The term “EG1b polynucleotide” refers to a polynucleotide that encodes an endoglucanase 1b polypeptide.

In addition, the terms “amino acid” “polypeptide.” and “peptide” encompass naturally-occurring and synthetic amino acids, as well as amino acid analogs. Naturally occurring amino acids are those encoded by the genetic code, as well as those amino acids that are later modified (e.g., hydroxyproline, γ-carboxyglutarmate, and O-phosphoserine). As used herein, the term “amino acid analogs” refers to compounds that have the same basic chemical structure as a naturally occurring amino acid (i.e., an α-carbon that is bound to a hydrogen, a carboxyl group, an amino group, and an R group, including but not limited to homoserine, norleucine, methionine sulfoxide, and methionine methyl sulfonium). In some embodiments, these analogs have modified R groups (e.g., norleucine) and/or modified peptide backbones, but retain the same basic chemical structure as a naturally occurring amino acid.

Amino acids are referred to herein by either their commonly known three letter symbols or by the one-letter symbols recommended by the IUPAC-IUB Biochemical Nomenclature Commission. Nucleotides, likewise, may be referred to by their commonly accepted single-letter codes.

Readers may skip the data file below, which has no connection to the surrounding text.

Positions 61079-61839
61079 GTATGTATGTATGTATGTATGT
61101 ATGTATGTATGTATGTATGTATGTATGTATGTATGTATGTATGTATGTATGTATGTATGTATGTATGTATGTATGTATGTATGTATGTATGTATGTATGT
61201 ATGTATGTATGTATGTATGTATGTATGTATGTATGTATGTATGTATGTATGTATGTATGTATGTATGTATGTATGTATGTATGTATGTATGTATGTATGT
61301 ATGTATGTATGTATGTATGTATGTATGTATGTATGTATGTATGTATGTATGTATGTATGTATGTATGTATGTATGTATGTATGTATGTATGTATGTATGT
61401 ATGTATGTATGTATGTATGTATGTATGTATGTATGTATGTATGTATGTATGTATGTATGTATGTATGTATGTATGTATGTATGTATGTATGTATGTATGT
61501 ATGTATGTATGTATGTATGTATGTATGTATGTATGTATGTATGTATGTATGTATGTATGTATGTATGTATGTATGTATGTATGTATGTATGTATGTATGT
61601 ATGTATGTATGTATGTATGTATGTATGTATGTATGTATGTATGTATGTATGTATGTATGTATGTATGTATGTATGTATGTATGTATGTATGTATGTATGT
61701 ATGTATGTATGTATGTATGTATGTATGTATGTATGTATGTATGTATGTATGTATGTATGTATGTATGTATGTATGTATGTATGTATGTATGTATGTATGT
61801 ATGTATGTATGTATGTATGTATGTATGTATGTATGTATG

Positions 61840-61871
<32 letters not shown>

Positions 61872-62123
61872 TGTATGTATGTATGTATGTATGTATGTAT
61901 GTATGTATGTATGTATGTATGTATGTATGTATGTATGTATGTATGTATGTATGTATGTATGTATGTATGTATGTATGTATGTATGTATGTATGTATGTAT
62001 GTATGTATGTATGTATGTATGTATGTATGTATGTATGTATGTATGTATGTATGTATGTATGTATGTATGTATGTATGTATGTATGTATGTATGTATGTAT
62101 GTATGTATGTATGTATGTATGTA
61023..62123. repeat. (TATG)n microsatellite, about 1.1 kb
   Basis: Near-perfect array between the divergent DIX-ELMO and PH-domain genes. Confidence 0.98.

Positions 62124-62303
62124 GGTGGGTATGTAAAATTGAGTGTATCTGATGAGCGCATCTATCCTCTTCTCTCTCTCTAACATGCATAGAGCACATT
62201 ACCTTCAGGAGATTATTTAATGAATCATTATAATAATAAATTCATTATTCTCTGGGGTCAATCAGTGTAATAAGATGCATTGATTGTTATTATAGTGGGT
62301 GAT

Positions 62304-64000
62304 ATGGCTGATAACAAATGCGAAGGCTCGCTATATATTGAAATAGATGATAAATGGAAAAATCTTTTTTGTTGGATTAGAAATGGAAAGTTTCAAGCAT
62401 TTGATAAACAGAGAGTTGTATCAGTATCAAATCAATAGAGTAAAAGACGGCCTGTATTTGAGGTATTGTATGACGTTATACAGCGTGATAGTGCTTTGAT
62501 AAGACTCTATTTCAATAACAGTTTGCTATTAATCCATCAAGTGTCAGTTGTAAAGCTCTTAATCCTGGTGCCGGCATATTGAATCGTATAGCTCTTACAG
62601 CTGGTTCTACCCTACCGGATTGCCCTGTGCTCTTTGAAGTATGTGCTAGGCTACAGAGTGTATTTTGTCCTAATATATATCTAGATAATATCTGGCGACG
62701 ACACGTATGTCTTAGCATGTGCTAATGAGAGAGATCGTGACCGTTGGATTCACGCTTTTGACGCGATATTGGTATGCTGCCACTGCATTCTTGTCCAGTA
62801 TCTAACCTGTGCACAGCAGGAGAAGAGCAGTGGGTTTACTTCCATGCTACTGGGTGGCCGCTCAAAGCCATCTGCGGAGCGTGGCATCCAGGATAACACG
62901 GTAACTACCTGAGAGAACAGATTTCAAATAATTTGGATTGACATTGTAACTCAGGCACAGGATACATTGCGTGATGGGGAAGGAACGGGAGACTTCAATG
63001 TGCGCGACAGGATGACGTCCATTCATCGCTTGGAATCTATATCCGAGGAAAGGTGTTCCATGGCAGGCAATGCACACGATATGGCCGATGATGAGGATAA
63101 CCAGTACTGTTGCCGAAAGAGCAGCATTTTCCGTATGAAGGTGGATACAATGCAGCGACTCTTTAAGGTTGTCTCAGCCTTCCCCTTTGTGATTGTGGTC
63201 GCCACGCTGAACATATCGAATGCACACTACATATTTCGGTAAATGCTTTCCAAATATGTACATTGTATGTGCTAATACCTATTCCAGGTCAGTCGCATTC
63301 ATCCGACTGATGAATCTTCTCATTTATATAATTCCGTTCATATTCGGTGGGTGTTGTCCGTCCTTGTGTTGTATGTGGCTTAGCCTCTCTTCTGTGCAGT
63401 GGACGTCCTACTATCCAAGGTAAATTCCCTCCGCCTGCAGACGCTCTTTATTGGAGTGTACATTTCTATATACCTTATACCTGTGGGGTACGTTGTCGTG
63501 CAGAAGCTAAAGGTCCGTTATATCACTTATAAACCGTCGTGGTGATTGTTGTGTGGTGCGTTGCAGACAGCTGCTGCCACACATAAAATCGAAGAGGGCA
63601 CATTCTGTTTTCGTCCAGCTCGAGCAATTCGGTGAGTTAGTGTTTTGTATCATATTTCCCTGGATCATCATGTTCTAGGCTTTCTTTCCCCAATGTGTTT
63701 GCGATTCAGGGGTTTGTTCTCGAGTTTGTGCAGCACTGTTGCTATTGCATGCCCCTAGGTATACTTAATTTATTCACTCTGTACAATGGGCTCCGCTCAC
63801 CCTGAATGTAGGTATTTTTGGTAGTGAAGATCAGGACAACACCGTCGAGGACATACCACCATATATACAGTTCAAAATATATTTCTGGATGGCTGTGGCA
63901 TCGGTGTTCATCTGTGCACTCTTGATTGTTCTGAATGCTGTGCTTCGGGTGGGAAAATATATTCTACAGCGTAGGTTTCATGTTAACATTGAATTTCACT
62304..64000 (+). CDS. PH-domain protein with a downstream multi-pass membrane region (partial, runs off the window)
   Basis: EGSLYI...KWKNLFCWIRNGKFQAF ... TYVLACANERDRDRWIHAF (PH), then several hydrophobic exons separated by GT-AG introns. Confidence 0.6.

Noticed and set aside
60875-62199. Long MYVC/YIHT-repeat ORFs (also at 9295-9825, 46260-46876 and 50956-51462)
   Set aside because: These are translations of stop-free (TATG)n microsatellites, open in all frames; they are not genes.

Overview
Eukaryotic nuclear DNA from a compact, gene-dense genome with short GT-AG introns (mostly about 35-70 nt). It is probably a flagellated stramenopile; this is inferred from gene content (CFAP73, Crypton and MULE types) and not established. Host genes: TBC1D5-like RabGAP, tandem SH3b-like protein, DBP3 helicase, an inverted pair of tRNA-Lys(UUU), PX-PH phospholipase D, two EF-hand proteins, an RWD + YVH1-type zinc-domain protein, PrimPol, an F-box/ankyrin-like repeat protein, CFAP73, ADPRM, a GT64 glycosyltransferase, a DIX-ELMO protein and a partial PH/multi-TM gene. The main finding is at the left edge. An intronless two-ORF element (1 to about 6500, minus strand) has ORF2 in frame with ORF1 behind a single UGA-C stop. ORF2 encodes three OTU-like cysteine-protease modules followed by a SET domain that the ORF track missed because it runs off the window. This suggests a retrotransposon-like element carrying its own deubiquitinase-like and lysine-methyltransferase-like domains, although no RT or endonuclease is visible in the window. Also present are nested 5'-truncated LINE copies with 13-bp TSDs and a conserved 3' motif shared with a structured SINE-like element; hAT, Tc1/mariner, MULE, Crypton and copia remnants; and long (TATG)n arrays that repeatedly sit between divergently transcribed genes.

An amino acid or nucleotide base “position” is denoted by a number that sequentially identifies each amino acid (or nucleotide base) in the reference sequence based on its position relative to the N-terminus (or 5′-end). Due to deletions, insertions, truncations, fusions, and the like that must be taken into account when determining an optimal alignment, the amino acid residue number in a test sequence determined by simply counting from the N-terminus will not necessarily be the same as the number of its corresponding position in the reference sequence. For example, in a case where a test sequence has a deletion relative to an aligned reference sequence, there will be no amino acid in the variant that corresponds to a position in the reference sequence at the site of deletion. Where there is an insertion in an aligned test sequence, that insertion will not correspond to a numbered amino acid position in the reference sequence. In the case of truncations or fusions there can be stretches of amino acids in either the reference or aligned sequence that do not correspond to any amino acid in the corresponding sequence.